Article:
Mark Duggan, Smiley Culture, Trayvon Martin, and no justice

Volunteer Journalist Angie

The Hispanic/American neighbourhood watch member, George Zimmerman had recently been brought to court to make his first public apperance after the fatal shooting of an unarmed black teenager, Trayvon Martin, 17, on 26th February 2012, in Sanford, Florida.

Martin was found bleeding in the nose and had a wound in his chest, while Zimmerman  argued that he shot Martin in self-defence.  It has since been argued that many Americans are prejudiced towards black youth, having a biased perception that they are dangerous to the society and thus do not grant them fair trials.

Not very long ago, similar cases happened in the UK.  In 2011, David Victor Emmanuel, better known as Smiley Culture, who was a British reggage singer and deejay, died in his house from a knife wound in his heart, while the police asserted the stab was self-inflicted.  Although the death was investigated by the Independent Police Compalins Commission (IPCC), the final report of the case was neither made available to the public nor the victim’s family.  Clearly, there was a lack of transparency in the judicial system in this respective case.

Mark Duggan, was also found dead in the UK by having a fatal gun shot in his chest in 2011 at age 29, caused by the police, in Tottenham, North-East London.  The police put forward that they were attempting to arrest Duggan on suspicion of a planned revenge attack of his cousin, and provided information that Duggan was carrying a gun with him.  The result of Duggan’s death had caused a public riot which involved a public demonstration and an attack on police vehicles in Tottenham, and later on escalated into widerspread riots in London as well as other places in the country.

Although the above three cases took place in different parts of the world, the common ground involved victims who belonged to black ethnic groups.  It is unjust that after the deaths of the victims, the respective commissions could not provide fair and independent hearings to the cases. On the other hand, it is inexcusable that our legal system allows police to continue to claim they have not found sufficient evidence to be admitted to the court.  However, should this really be the case, does it mean we have a weak and unreliable judicial system that fails to protect the rights of both the claiments and defendants?  Would our government allocate more resources to improve the situation?

All in all, I find it extremely unreasonable to believe the results and findings of the above-mentioned cases are merely coincidence. Systemic racism is found in our society where white people’s welfare are placed before black people’s.  Under such circumstances, should British citizens still place trust in the legal (both the legislative and executive) bodies, particularly in the police?  Additionally, if you are one of the non-British or non-white young people in the UK, would you still wish to reside in this country knowing you maybe treated unfaily and, in a worse situation, your life may be threatened because of this?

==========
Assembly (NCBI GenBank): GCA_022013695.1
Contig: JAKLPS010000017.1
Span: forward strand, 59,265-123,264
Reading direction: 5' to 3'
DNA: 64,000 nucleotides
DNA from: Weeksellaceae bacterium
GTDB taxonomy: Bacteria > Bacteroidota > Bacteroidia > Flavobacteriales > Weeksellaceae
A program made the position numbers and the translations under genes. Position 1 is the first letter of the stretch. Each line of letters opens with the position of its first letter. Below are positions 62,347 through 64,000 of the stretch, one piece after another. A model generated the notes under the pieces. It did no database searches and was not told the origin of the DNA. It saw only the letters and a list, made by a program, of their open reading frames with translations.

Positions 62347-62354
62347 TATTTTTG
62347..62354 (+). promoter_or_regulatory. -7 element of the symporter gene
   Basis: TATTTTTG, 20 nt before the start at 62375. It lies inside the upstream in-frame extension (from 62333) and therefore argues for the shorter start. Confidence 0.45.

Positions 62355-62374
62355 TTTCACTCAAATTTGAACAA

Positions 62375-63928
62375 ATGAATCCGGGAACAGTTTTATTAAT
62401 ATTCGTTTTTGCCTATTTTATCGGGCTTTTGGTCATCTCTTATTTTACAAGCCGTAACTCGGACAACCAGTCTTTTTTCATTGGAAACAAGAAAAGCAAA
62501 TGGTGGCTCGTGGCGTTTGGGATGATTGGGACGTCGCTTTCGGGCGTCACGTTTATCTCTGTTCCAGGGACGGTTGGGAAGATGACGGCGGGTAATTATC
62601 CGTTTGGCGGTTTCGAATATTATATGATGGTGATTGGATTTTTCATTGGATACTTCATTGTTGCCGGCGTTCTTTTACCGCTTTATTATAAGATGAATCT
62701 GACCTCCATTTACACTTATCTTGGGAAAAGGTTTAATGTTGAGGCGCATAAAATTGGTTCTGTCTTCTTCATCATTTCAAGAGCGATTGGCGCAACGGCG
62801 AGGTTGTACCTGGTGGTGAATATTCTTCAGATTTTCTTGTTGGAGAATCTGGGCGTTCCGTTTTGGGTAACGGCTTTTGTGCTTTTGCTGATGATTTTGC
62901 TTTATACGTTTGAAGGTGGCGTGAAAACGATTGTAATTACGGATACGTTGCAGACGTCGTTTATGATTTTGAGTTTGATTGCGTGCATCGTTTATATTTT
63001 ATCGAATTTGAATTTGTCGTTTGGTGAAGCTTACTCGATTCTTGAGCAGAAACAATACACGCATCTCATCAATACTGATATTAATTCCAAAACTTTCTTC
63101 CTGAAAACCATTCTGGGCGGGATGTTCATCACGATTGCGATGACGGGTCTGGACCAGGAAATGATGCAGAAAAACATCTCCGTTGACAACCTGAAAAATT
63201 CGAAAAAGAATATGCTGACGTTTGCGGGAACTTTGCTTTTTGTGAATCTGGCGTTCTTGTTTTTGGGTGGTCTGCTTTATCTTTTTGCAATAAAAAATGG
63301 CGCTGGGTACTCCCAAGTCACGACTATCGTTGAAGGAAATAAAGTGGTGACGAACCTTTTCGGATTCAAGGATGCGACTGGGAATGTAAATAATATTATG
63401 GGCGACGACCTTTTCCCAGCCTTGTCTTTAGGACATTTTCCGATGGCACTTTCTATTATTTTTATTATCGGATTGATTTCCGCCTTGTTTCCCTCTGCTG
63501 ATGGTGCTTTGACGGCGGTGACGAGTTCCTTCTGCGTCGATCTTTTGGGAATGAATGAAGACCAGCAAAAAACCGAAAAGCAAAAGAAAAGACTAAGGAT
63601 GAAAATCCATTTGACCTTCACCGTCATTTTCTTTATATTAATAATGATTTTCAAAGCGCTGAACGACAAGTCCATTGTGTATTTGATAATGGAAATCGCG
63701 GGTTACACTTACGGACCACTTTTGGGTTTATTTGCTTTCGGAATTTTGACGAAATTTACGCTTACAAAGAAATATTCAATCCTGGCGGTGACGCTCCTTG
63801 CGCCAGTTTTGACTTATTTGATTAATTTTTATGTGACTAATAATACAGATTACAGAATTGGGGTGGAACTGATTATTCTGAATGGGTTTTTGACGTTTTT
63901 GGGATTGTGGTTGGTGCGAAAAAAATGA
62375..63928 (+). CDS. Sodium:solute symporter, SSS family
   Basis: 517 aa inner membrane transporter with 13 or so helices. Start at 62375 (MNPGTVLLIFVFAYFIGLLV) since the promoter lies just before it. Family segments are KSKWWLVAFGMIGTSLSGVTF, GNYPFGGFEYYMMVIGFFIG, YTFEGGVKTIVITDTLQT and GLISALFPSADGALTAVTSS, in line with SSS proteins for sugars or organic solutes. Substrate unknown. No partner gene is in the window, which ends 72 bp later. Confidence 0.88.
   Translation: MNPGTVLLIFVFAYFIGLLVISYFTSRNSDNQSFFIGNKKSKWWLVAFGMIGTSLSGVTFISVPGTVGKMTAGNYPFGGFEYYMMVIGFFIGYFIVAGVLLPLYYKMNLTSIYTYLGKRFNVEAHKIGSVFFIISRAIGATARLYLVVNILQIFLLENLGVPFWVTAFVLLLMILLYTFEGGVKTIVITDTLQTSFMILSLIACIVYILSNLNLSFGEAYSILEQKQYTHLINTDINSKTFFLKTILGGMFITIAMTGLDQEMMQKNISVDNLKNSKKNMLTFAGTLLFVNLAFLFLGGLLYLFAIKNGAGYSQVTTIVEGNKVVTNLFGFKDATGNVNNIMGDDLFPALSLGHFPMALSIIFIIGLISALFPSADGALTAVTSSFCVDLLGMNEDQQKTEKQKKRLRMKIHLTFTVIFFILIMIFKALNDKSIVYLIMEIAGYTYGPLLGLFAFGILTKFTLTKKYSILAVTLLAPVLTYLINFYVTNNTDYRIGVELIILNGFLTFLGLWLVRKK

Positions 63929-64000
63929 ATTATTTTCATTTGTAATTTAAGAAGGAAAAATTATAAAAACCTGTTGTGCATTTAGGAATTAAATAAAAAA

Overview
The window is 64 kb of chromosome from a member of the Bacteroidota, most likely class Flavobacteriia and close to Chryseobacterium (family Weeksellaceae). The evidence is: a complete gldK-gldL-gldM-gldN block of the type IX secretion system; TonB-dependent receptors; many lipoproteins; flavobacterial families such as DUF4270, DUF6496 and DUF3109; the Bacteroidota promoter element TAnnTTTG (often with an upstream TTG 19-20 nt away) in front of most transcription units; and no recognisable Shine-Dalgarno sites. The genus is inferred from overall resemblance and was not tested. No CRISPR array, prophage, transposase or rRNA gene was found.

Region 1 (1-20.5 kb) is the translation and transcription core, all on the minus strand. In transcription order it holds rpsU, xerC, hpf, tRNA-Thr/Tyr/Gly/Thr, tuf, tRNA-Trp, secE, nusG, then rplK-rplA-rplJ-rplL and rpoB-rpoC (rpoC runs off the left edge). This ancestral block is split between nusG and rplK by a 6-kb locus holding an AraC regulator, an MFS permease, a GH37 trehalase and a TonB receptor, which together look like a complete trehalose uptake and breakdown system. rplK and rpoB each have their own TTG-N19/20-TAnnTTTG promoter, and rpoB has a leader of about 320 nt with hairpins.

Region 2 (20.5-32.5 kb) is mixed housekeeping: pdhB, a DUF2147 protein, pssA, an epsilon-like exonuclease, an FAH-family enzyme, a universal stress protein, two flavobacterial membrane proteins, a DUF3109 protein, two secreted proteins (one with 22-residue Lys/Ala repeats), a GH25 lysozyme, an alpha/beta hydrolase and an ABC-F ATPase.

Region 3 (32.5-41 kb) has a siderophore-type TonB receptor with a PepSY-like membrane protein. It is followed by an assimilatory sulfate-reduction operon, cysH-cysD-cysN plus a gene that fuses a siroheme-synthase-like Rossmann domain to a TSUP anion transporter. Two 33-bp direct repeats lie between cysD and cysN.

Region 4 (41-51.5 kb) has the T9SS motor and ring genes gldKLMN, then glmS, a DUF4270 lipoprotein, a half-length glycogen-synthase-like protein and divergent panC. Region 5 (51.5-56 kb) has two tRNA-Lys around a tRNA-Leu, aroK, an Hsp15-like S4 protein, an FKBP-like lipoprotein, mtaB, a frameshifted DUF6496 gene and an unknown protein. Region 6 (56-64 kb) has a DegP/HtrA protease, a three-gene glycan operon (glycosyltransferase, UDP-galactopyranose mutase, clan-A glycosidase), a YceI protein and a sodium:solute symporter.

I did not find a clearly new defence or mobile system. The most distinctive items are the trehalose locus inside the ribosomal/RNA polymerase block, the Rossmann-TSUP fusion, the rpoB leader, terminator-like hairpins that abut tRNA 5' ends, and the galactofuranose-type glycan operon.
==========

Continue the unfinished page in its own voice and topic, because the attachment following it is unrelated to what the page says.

*All views expressed in this article are the author’s. IARS accepts no responsibility for the accuracy, completeness, suitability, or validity of any views expressed in these articles and will not be liable for any errors or omissions in this information or any losses or damages arising from its display or use.

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  1. Interesting article, I am from an ethnic minority so allow me to answer your last question: Yes. It’s a scary fact that my rights can be abused (as Tony Blair did with his Terrorism Act 2005) and that prejudice is still very much around – from schooling to policing. But as much as we would like to, we cannot eradicate racism completely. Our rights are protected reasonably well – especially compared to most other countries – and to be honest I haven’t been a subject of racism for a long time. So perhaps those cases you cited are more extreme examples.

    There are of courses instances where our system makes my blood boil, for example when peaceful protesters are wrongly attacked my police etc so I am not saying we should not complain or worry, everyone should be aware of the major flaws in our society. What I am saying is that we shouldn’t overestimate what a few highlighted cases suggest. I think more research needs to be done with those cases and more specific studies should be carried out before we can make judgements. Nevertheless it is still extremely important to question decisions that are made by government!

  2. sorry stop ! Any comparison of poor innocent Trayvon shot by a wannabe provocateur and Mark Duggan shot by the specialized armed police (that are only called upon when firearms are suspected to be involved in a crime , remember UK police are not routinely armed) are completely invalid. Mark did have a gun, illegally and was either prepared to use it or to intimidate with it – whether he pointed it at police kind of misses to point – he brought firearms into the equation – all Trayvon brought was skittles and ice tea.


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